Many people associate dementia or Alzheimer’s disease with memory loss. While it’s true that memory loss is a significant component of these conditions, they can involve other symptoms as well. Experiencing memory loss does not always mean you have dementia, and vice versa; having dementia does not mean you will only experience memory loss.
Dementia is a term used to describe a collection of symptoms. Beyond those that impact memory, they also affect thinking, reasoning, and socializing skills. Unfortunately, many people are not aware of the signs of dementia beyond memory loss, so when a family member starts exhibiting them, they may be unsure of what it means and how to move forward.
Brickmont Assisted Living offers memory and dementia care in the Atlanta area, including Woodstock, Johns Creek, Acworth, and beyond. We’re sharing some of the common signs and symptoms of dementia beyond memory loss and how you can manage them.
Aside from memory loss, many people with dementia can experience personality changes, as well. They may experience sudden anger, extreme sadness, or energetic enthusiasm, all within a matter of minutes. These changes and mood swings can come on rapidly and with no apparent reason. They can also often be completely out of character for the person, which can be especially worrisome and distressing for their family.
In addition to major mood swings, other personality changes brought on by dementia can include:
- Lack of interest in activities they once enjoyed
- Apathy or indifference
- Lack of judgment, impulsiveness, or social inappropriateness
- Paranoia or delusional thinking
- Social withdrawal
How to Manage Behavior Changes
Seeing your loved one act in a way that is inappropriate or out of character can be uncomfortable and frightening. It’s important to remind yourself, though, that your family member is still the same person they’ve always been, and their behavior is a result of degeneration in the brain. While this can be challenging to come to terms with, it can help you and your family handle their erratic or uncomfortable behavior.
For many people in the early stages of dementia, depression is very common. According to Johns Hopkins expert Andrea Nelson, R.N., about 40-50% of those living with dementia also experience depression. The high instances of this could be related to changes in the brain, as well as the struggle of coping with the diagnosis.
Depression and dementia can also be related to personality changes, contributing to individuals feeling hopeless, disinterested, or irritable.
How to Manage Depression
If you’re a family caregiver and notice that your loved one with dementia is showcasing signs of depression, it’s essential to speak with their healthcare provider. While depression in those with dementia is known not to be as severe as those without dementia, treating it can still significantly improve the quality of life. Their doctor can develop a care plan that could include a combination of medication, counseling, and effective activities.
Another common sign of dementia beyond memory loss is problems with sleeping. Due to changes in the brain, individuals with Alzheimer’s or dementia may experience shifts in their sleep-wake cycle. As a result, they may have difficulty falling asleep at night, or they may nap too much during the day. Some experts even suggest that individuals with late-stage Alzheimer’s spend up to 40 percent of their time awake in bed at night and a significant part of their daytime sleeping.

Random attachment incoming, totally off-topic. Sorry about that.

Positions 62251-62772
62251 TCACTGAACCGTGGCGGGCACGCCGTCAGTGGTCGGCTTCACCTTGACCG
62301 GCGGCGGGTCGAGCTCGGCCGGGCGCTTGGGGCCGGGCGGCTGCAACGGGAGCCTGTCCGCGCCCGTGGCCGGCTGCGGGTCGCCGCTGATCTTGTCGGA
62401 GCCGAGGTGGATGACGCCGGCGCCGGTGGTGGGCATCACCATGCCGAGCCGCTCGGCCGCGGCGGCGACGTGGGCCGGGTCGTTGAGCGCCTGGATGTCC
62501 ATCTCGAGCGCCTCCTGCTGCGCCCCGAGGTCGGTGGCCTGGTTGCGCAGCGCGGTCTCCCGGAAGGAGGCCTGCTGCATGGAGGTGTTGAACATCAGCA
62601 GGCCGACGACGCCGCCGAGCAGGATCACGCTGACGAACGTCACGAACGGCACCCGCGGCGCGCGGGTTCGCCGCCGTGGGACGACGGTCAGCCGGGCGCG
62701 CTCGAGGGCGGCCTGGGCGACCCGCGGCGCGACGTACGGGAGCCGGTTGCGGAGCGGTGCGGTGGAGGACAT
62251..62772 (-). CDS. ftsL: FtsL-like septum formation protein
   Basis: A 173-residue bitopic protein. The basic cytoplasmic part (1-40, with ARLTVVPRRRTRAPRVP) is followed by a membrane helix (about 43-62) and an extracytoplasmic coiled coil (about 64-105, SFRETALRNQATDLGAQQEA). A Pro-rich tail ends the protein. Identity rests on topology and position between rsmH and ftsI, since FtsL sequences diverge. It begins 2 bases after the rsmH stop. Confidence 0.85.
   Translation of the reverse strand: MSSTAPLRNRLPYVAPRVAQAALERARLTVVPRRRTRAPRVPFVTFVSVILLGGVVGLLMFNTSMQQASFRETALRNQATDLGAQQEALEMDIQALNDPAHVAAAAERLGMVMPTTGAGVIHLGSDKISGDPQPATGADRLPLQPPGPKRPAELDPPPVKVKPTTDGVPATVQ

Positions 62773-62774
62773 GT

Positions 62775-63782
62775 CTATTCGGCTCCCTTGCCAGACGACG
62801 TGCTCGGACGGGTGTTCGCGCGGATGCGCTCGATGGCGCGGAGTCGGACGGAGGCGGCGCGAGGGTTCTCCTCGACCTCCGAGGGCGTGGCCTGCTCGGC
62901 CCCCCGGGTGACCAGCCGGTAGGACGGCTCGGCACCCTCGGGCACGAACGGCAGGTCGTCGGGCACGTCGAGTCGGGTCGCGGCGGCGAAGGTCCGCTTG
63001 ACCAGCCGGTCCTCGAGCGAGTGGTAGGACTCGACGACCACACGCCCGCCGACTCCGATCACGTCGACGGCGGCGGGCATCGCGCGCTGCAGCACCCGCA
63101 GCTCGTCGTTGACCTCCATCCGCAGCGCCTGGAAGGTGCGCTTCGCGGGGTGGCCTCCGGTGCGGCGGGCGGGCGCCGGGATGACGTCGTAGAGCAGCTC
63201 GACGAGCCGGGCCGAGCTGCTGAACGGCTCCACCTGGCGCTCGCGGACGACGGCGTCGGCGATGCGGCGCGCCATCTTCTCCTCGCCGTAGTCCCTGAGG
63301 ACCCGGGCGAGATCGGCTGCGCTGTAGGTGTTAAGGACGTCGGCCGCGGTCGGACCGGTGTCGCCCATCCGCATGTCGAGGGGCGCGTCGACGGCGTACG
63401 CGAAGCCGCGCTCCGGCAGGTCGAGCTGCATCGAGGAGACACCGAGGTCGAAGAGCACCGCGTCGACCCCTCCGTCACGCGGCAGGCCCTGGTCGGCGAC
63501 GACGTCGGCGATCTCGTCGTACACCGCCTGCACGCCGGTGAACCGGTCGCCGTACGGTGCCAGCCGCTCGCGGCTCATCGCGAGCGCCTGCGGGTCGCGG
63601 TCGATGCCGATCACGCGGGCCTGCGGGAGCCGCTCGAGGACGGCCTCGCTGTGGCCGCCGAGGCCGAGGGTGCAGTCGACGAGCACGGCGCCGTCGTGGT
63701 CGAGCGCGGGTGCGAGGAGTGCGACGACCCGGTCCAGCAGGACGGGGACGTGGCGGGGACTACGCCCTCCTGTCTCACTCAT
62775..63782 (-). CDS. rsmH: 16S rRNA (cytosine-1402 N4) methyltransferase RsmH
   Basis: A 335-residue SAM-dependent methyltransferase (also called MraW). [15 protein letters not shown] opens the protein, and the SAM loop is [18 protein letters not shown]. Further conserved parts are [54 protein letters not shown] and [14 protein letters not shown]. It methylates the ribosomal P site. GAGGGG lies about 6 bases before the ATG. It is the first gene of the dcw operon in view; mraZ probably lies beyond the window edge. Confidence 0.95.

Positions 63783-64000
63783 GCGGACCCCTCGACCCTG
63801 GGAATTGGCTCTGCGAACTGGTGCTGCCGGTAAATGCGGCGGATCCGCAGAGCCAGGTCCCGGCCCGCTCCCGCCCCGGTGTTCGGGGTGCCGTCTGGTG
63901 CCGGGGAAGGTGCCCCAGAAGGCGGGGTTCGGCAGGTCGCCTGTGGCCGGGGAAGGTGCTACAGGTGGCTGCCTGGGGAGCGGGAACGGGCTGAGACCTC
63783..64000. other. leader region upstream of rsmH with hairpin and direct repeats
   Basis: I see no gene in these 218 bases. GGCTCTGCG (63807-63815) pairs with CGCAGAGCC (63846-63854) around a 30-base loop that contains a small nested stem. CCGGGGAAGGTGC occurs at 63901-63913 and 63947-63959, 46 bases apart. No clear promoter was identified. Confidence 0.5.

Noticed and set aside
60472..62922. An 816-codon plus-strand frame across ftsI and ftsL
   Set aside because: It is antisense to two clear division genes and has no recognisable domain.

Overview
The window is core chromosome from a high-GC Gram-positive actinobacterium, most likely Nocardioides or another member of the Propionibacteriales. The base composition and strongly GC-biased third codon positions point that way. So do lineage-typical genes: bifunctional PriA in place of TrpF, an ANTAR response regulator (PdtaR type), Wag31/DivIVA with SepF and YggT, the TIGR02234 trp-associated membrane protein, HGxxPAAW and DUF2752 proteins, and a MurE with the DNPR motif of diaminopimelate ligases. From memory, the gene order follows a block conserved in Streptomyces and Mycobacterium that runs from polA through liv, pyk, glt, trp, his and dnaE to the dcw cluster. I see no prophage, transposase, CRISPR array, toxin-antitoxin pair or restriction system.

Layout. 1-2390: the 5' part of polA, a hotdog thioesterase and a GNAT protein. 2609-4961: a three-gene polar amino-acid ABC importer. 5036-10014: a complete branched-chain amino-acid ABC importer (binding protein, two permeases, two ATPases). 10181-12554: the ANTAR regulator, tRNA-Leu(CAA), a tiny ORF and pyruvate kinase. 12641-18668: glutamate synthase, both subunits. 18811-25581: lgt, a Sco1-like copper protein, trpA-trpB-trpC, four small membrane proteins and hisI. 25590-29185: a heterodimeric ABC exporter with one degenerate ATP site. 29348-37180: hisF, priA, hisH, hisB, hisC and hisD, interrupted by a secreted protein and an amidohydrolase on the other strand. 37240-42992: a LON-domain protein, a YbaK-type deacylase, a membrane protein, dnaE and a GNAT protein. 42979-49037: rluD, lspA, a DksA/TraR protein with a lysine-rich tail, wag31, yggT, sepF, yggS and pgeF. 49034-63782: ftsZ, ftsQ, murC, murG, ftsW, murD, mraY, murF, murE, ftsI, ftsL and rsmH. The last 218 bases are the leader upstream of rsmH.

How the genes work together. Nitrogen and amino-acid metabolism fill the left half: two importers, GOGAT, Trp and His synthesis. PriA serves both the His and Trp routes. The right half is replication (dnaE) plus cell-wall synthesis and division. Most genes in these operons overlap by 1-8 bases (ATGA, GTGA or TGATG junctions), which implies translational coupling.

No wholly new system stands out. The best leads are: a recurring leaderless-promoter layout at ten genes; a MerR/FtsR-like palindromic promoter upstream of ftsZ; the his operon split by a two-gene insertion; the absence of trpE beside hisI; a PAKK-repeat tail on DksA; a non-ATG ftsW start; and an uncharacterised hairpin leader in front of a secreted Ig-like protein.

How to Manage Sleep Changes
Even though difficulty sleeping is a common issue in those with dementia, it is one of the easiest problems to manage. Here are some tips on how to support a good night’s sleep in your family member or loved one:
- Establish a Daily Routine: Try to have set times each day for waking up, eating, resting, and sleeping.
- Encourage Physical Activity: Enough activity during the day can make it easier to sleep at night.
- Avoid Stimulants: A cup of coffee in the morning is okay, but try to avoid stimulants like coffee or soda in the afternoon as it can disrupt sleep.
- Set a Peaceful Routine in the Evening. Creating a calming routine in the evenings can set a positive mood when getting ready for bed. For example, turning on some calming music, dimming the lights, or reading.
Instead of memory loss, another sign of dementia is having trouble communicating. In the early stages, individuals may have difficulty retrieving the right words, asking the same questions, or frequently losing their train of thought. As the disease progresses, they may have even more difficulty finding the right word or even forming a coherent thought.
How to Manage Communication Issues
Trying to communicate with a family member who has communication challenges can be frustrating, and it can be easy to lose your patience. However, it’s essential to remain calm and patient to understand what they need and how they are feeling. Always be kind, gentle, and give eye contact or a reassuring touch.
Dementia is one of the most challenging and complex diseases to understand. It can be challenging to determine if a family member is experiencing dementia or just another sign of aging.
It’s important to realize that memory loss is not always a definite indicator of dementia, but other signs could be. For this reason, it’s important to observe your family member and watch as their abilities and symptoms change or evolve. If these symptoms start to impact their daily life, it could be time to speak to their healthcare provider.
Brickmont Assisted Living offers memory and dementia care in Woodstock, Johns Creek, and Acworth. We serve individuals and families going through the dementia journey and offer support, answers, and care. For more information on dementia care at Brickmont, visit our website.